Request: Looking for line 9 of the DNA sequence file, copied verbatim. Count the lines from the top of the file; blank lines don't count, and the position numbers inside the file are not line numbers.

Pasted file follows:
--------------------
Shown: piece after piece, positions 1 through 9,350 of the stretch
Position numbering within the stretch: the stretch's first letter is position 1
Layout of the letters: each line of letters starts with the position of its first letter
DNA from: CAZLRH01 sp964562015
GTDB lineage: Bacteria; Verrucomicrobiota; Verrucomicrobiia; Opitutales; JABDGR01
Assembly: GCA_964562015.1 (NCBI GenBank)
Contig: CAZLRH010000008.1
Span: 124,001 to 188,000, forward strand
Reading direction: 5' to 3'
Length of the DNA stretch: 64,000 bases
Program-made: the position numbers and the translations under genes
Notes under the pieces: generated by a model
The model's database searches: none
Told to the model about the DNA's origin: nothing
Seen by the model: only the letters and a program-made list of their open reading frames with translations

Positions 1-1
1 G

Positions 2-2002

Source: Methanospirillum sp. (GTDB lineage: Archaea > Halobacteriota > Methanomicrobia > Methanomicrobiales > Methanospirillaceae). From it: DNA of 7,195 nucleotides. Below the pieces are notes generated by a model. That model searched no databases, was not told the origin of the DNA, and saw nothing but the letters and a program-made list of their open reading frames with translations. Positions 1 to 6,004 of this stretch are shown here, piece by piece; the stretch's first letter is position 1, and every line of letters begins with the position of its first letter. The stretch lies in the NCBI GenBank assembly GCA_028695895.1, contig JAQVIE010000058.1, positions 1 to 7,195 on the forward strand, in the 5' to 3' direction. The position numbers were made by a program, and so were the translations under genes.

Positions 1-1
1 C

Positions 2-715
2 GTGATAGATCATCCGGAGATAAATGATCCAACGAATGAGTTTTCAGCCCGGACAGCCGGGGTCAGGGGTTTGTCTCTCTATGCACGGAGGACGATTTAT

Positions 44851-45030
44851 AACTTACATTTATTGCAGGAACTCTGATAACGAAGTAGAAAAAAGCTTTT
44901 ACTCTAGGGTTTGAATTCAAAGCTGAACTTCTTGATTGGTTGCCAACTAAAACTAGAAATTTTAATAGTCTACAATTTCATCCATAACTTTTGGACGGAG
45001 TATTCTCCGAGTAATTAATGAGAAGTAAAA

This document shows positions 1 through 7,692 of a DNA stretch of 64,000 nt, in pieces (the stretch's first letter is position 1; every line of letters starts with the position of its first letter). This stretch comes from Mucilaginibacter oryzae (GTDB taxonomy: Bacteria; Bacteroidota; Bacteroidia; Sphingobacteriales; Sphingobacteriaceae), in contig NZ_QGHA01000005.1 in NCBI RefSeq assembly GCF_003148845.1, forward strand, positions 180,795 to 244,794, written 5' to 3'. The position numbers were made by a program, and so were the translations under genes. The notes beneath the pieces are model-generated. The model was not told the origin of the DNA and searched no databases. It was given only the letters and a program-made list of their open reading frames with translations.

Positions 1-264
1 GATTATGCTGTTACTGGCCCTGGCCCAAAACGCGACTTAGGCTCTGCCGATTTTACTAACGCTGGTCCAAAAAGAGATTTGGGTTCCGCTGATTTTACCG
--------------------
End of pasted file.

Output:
Reading direction: 5' to 3'